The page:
With cruise operations paused due to the coronavirus pandemic, Carnival Corporation & plc reported total revenues of $0.7 billion for the second quarter of 2020, compared to $4.8 billion during the same period last year.
The cruise giant also recorded U.S. GAAP net loss of $4.4 billion for the second quarter, $2 billion of which represented non-cash impairment charges.
Carnival closed the quarter with $7.6 billion of available liquidity but plans to further enhance future liquidity through refinancing scheduled debt maturities and other means. The company added that it has $8.8 billion of committed export credit facilities available to fund ship deliveries originally planned through 2023.
Currently, 62 of Carnival’s ships are in their final expected pause location, with the remainder expected to reach full pause status sometime during the third quarter.
Carnival said it still plans to work closely with government and health authorities to resume cruise operations in phases. “The company anticipates that initial sailings will be from a select number of easily accessible homeports,” Thursday’s update read. “The company expects future capacity to be moderated by the phased re-entry of its ships, the removal of capacity from its fleet and delays in new ship deliveries.”
Carnival plans to speed up its sale of several ships it was already planning to part ways with in the coming years, confirming that the company already has preliminary agreements in place for the removal of six ships that are expected to leave the fleet in the next 90 days.
In an update on bookings, Carnival announced that approximately half of impacted guests have requested cash refunds as of May 31, 2020. Looking ahead to 2021, Carnival is seeing increasing demand from new bookings. For the six weeks ending May 31, 2020, approximately two-thirds of 2021 bookings were new bookings, the company reported, with the remaining one-third resulting from guests applying their future cruise credits.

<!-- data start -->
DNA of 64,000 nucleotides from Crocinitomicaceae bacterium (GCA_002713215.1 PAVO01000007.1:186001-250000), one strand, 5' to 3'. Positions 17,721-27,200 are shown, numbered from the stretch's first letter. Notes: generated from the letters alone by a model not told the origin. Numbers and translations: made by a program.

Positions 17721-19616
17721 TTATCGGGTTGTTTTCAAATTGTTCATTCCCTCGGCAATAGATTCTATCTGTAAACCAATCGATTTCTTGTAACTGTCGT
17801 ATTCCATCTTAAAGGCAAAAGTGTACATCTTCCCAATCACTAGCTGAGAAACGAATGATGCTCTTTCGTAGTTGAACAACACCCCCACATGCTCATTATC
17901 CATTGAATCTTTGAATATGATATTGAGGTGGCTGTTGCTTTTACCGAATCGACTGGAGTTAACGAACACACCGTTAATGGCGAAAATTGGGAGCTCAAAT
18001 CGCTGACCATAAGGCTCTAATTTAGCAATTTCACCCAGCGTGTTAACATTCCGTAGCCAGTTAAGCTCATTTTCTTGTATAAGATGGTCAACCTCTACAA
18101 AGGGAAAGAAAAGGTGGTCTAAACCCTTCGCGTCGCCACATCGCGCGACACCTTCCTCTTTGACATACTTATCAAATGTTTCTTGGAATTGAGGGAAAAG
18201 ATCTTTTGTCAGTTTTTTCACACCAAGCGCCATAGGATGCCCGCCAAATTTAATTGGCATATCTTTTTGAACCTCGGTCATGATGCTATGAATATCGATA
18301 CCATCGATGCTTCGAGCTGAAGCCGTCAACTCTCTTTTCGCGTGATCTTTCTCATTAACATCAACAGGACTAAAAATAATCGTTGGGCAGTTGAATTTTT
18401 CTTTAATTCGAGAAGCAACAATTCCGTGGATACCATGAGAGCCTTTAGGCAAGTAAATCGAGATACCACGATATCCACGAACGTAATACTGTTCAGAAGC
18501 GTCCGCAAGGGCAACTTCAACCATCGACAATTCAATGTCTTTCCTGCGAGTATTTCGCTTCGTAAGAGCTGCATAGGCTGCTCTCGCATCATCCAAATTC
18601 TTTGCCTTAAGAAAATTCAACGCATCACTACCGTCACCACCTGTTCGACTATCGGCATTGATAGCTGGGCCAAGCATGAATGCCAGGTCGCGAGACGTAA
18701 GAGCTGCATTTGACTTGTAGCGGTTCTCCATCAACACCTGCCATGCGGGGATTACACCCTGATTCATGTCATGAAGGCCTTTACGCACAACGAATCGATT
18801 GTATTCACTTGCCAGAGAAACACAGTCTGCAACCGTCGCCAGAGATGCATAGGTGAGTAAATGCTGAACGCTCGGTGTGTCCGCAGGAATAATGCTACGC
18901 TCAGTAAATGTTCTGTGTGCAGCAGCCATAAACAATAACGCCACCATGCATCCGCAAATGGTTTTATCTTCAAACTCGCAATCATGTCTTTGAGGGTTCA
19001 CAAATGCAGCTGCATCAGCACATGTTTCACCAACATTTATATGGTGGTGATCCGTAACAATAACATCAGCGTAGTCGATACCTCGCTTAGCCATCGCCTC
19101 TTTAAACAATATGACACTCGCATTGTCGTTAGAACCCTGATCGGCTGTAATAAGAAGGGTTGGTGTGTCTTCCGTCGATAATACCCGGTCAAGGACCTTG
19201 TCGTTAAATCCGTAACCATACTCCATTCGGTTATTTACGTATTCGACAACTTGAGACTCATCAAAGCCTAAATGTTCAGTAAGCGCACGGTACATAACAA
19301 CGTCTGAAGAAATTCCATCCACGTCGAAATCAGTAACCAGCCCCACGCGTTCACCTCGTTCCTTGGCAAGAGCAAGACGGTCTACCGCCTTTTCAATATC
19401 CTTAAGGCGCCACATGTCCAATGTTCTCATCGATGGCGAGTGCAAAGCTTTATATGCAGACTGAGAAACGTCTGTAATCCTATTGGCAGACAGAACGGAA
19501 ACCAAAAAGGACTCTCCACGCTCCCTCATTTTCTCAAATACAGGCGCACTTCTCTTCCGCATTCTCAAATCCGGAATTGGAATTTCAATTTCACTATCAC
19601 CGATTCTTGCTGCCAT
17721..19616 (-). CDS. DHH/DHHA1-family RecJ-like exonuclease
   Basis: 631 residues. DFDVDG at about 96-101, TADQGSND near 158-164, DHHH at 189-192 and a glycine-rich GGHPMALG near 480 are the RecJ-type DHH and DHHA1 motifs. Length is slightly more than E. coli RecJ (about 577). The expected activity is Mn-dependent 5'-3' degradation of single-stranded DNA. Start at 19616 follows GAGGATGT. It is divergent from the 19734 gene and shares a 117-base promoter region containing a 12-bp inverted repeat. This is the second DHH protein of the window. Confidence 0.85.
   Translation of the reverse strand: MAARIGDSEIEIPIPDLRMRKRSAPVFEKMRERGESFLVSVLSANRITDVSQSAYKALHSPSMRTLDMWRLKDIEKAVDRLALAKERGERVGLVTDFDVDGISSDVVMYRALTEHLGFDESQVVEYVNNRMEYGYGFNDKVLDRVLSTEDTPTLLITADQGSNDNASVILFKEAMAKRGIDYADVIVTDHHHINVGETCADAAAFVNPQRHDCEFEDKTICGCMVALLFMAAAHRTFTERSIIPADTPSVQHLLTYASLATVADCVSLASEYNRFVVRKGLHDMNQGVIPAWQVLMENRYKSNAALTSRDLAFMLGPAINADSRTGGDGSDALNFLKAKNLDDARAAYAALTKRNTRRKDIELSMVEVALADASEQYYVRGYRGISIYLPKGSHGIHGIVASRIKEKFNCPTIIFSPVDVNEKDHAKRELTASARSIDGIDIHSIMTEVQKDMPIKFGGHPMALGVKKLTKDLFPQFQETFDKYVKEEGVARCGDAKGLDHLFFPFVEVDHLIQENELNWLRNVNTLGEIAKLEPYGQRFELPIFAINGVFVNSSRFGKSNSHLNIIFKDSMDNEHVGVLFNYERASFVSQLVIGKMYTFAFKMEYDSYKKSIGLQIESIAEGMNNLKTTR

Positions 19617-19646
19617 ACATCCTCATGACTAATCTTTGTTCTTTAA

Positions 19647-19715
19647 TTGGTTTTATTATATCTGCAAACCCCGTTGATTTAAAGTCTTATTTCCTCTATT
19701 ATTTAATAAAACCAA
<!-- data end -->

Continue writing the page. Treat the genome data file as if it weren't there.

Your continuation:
“COVID-19 has had, and is expected to continue to have, a significant impact on our financial condition and operations, which impacts our ability to obtain acceptable financing to fund resulting reductions in cash from operations,” the company said. “The current, and uncertain future, impact of the COVID-19 outbreak, including its effect on the ability or desire of people to travel (including on cruises), is expected to continue to impact our results, operations, outlooks, plans, goals, growth, reputation, litigation, cash flows, liquidity and stock price.”
After previously indicating that it planned to resume operations with only eight ships sailing from Miami, Port Canaveral and Galveston on August 1, Carnival CEO Arnold Donald recently said that the company is unsure when cruises will return.
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